Federica Sala on Italy, Identity, and New Possibilities for Design

Artsy Editorial
Mar 24, 2014 2:02PM

Milan—once home to enfant terrible Ettore Sottsass, one of the most influential Italian designers of the 20th century and one of the first designers to offer furniture in limited editions—is well known as the world’s capital of design. The city is spattered with iconic furniture companies (Danese, Kartell, Poltrona Frau), hosts Salone del Mobile, one of the design world’s most important calendar events, and is home to the prestigious Triennale Design Museum—so it makes sense that miart, the international modern and contemporary art fair, has devoted a section solely to limited edition design. In a chat with Artsy, Milanese curator and critic Frederica Sala, who curated the design section (titled “Object”), opens up about the dual identities of Italian design, the savoire faire typical of Italy, and the new “previously unthinkable” possibilities for contemporary works—including one made entirely from lava.


Artsy: What was your curatorial approach for the design section?

Federica Sala: miart is a fair representing both the modern and contemporary eras, so I have tried to balance this dual identity in the “Object” section. I have tried to create a dialogue between the past and the present; for example, the Swiss gallery Demosmobilia will juxtapose Modernist design (Gio Ponti, Osvaldo Borsani, Augustus Bozzi, Ico Parisi, Pierre Guariche, Boris Jean Lacroix, Oscar Niemeyer) with Swiss contemporary design from Veruska Gennari, Christian Deuber, and Marco Mumenthaler.  

Moreover, the Galleria Luisa Delle Piane will present both the past and the present of the gallery—the former embodied by the work of Gaetano Pesce, with some rare pieces of recent acquisition, and the latter by the work of Matali Crasset. NERO tackles the issue in an interesting manner, bringing a selection of classic pieces as well as producing contemporary ones. The most anticipated are the new plexiglass versions of Carla Venosta’s lamps from the archives, which were awarded the Compasso d’Oro in 1979 and 1981, and have never before been put into production, which the designer has decided to revisit and put the finishing touches on for miart.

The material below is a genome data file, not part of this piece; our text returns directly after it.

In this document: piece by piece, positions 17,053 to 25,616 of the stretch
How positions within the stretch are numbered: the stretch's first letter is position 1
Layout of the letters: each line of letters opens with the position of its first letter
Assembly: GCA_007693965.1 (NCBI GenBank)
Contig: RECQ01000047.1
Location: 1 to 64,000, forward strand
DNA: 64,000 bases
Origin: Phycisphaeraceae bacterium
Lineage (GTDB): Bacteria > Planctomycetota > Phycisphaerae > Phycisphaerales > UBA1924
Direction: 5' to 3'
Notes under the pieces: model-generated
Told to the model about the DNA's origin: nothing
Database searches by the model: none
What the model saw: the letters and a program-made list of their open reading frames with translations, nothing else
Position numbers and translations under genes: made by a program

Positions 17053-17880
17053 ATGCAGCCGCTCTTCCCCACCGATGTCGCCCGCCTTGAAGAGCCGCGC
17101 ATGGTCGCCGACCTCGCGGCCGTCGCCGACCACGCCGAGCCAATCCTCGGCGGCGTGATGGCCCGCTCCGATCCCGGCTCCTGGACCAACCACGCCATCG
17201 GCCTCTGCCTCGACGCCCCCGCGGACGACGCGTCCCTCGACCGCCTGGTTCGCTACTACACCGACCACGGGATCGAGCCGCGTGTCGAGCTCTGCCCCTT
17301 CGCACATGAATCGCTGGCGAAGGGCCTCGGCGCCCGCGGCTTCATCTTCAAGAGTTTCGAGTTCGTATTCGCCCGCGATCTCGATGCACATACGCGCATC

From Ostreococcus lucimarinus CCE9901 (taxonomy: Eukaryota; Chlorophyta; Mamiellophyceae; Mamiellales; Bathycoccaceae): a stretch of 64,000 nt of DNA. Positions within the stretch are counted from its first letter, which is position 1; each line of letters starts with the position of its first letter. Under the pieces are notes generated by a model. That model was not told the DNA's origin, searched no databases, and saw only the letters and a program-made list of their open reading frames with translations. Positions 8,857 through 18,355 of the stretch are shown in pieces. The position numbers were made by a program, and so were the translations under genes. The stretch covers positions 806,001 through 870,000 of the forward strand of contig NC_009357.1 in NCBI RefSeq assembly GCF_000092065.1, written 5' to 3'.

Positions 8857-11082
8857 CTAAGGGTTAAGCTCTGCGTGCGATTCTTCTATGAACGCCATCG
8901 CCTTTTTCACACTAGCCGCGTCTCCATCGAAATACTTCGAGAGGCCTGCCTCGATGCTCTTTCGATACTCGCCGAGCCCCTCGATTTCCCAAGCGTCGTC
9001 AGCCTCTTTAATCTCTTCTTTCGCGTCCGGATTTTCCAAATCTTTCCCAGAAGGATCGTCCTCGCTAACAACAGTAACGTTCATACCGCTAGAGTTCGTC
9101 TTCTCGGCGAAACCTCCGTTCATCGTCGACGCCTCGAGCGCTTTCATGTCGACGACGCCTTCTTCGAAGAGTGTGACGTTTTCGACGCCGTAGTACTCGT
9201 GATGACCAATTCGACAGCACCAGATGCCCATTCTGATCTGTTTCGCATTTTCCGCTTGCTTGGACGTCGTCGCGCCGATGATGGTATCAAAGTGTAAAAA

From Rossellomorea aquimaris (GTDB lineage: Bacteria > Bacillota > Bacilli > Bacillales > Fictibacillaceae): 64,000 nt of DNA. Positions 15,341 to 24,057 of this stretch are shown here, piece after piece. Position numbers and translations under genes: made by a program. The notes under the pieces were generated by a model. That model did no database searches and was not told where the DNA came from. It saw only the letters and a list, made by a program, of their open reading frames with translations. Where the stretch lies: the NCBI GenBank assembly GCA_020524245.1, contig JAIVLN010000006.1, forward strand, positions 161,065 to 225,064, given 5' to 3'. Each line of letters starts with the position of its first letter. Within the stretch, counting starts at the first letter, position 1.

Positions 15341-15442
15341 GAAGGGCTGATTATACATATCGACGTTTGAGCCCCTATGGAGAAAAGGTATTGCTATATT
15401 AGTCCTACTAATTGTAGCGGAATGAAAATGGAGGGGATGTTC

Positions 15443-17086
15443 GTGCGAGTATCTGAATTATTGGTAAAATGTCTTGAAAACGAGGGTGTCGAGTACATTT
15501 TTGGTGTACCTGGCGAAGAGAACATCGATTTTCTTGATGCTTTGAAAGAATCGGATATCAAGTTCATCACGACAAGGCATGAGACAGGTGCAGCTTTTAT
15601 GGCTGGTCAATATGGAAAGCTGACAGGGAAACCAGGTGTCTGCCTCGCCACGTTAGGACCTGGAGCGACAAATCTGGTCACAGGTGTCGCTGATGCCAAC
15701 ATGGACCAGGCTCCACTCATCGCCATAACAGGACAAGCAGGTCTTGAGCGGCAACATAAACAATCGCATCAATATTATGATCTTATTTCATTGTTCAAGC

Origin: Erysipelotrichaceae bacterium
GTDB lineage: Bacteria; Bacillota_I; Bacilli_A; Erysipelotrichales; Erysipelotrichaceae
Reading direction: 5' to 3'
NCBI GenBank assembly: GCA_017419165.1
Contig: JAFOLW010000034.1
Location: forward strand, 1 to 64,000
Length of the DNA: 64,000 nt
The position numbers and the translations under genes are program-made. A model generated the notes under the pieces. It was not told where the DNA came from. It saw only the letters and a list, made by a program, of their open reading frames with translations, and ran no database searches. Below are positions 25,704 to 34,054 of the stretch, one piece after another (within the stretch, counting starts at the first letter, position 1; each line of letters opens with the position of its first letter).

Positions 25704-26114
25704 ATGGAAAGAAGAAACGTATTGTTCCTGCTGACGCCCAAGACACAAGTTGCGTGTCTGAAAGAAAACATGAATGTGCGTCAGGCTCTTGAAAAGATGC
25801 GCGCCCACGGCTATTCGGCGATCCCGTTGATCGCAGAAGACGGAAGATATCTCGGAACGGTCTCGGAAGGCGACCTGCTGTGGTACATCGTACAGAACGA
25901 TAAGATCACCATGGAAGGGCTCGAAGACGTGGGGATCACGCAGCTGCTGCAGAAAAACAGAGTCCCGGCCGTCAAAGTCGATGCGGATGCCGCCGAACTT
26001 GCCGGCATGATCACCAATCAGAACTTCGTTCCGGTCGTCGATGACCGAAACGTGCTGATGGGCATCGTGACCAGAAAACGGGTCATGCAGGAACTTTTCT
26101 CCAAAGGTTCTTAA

Artsy: What makes Italian design unique, and to what factors do you attribute design excellence in Italy?

FS: What has made and continues to make Italy important is the combination of design, craft, and industrial capability. Having specialized sectors of ceramic, wood, glass blowers in Murano, and endless possibilities of stonework, has allowed designers and companies to experiment with materials and fabrication methods, giving rise to so many masterpieces. For example, for its Milan debut, Aria d’Italia (from the magazine of the same name by Giò Ponti) will be presenting very interesting glass and ceramic work that represents the kind of savoir faire typical of Italy, which provides a counterpoint to design innovation.

Artsy: The section presents 20th century works alongside contemporary projects. Can you describe some innovations in contemporary design?  

FS: The most interesting research work on materials at the show will be De Natura Fossilium, a project by Formafantasma for Gallery Libby Sellers, made ​​entirely with lava from Mount Etna. Beyond materials, there is also process that can open new possibilities of design in ways that would have been previously unthinkable. Just think of Frozen, the project by Jungin Lee at SWING that explores a new fabrication process, using fabric with Jesmonite that, being folded and laminated, is capable of transforming an industrial procedure into something very unconventional.

Artsy: Can you talk us through some of the limited editions that were created especially for this section?

FS: Design Gallery Milano will be showing a beautiful body of work that represents a reflection on the actions and behaviors of human beings, using furniture pieces that the artist Alberto Garutti has designed as a means of anthropological analysis of society. The artist’s pieces open new mental horizons through the use of chromatic play and deliberate gestures, and some also reflect on the issues of relationships and absence, as in the pair of consoles entitled What Happens in Rooms When People Leave? which complement each other thanks to the male and female details, and reveal their nature at night.The artist transforms the work of living into furniture, bringing a burst of poetry and beauty that, thanks to the emphasis on gesture and presence, shows the exceptional nature of everyday life and counteracts the concept of boredom.

Artsy Editorial